But these are not the only industries that are transforming. There are industries that have been impacted more than others. There are several instances of how organisations in these industries are demonstrating not only resilience but innovation. The Travel & Hospitality industry has had several such instances. As business models evolve the industry will see significant changes in digital channels to market, booking engines, corporate service offerings and others, as the overall Digital Strategy is overhauled.
Technologies are Evolving. Organisations depended on their tech partners to help them make the fast pivot required to survive and succeed in the last year – and tech companies have not disappointed. They have evolved their capabilities and continue to offer innovative solutions that can solve many of the ongoing business challenges that organisations face in their innovation journey. More and more technologies such as AI, machine learning, robotics, and digital twins are getting enmeshed together to offer better options for business growth, process efficiency and customer engagement. And the 5G rollouts will only accelerate that. The initial benefits being realized from early adoption of 5G has been for consumers. But there is a much bigger impact that is waiting to be realised as 5G empowers governments and businesses to make critical decisions at the edge.
Tech Start-ups are Flourishing. There are immense opportunities for technology start-ups to grow their market presence through innovative products and services. To succeed these companies need to have a strong investment roadmap; maintain a strong focus on customer engagement; and offer technology solutions that can fulfil the global needs of their customers. Technologies that promote efficiency and eliminate mundane tasks for humans are the need of the hour. However, as the reliance on technology-led transformation increases, tech vendors are becoming acutely aware that they cannot be best-in-class across the different technologies that an organisation will require to transform. Here is where having a robust partner ecosystem helps. Partnerships are bringing innovation to scale in Asia.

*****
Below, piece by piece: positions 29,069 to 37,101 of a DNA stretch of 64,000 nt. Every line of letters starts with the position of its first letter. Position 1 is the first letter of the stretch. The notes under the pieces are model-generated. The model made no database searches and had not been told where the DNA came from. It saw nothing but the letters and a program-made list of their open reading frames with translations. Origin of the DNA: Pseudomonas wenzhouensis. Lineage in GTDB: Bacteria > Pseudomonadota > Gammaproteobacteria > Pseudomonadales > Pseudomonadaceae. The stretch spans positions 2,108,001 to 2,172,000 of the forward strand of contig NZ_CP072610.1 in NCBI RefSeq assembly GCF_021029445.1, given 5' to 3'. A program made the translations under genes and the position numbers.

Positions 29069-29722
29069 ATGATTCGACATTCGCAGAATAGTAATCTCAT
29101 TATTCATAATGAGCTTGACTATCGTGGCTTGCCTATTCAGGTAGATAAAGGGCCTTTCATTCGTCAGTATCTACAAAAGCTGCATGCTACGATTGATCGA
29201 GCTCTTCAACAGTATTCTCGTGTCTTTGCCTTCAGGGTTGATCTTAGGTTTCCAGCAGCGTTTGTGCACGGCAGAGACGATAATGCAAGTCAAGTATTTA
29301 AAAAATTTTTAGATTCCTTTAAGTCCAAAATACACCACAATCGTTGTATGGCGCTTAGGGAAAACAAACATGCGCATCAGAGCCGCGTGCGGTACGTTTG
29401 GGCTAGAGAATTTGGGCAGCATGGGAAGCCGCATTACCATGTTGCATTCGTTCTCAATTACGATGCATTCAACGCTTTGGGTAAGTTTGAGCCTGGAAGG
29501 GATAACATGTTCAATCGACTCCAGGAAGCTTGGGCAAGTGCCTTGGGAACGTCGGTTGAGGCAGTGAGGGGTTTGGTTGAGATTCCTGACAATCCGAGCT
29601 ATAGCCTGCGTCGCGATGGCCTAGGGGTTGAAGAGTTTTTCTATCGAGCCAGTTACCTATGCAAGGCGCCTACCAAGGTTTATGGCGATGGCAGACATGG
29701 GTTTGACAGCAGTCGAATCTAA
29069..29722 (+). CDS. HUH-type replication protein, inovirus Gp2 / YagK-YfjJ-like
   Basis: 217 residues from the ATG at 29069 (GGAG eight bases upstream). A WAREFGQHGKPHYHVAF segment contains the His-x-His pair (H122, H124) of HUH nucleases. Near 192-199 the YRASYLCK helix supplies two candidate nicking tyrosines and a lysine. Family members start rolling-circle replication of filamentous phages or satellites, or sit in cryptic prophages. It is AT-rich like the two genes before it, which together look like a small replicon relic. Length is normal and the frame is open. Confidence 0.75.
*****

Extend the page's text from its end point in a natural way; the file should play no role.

We can expect Asia to emerge as a powerhouse as businesses continue to innovate, embed technology in their product and service offerings – and as tech start-ups continue to support their innovation journeys.
Ecosystm CEO Amit Gupta gets face to face with Garrett Ilg, President Asia Pacific & Japan, Oracle to discuss the rise of the Asia Digital economies, the impact of the growing middle class on consumerism and the spirit of innovation across the region.
Reconciling these seemingly conflicting requirements is possible. But it requires serious commitment from business and data/ analytics leaders – not (just) because regulators demand it, but because it is good for their customers and their business, and the only way to start capturing the full value from AI/ML.
1. ‘Heart’, not just ‘Head’
It is relatively easy to get people excited about experimenting with AI/ML. But when it comes to actually trusting the model to make decisions for us, we humans are likely to put up our defences. Convincing a loan approver, insurance under-writer, medical doctor or front-line sales-person to trust an AI/ML model – over their own knowledge or intuition – is as much about the ‘heart’ as the ‘head’. Helping them understand, on their own terms, how the alternative is at least as good as their current way of doing things, is crucial.
2. A Broad Church
Even in industries/ organisations that recognise the importance of governing AI/ML, there is a tendency to define it narrowly. For example, in Financial Services, one might argue that “an ML model is just another model” and expect existing Model Risk teams to deal with any incremental risks from AI/ML.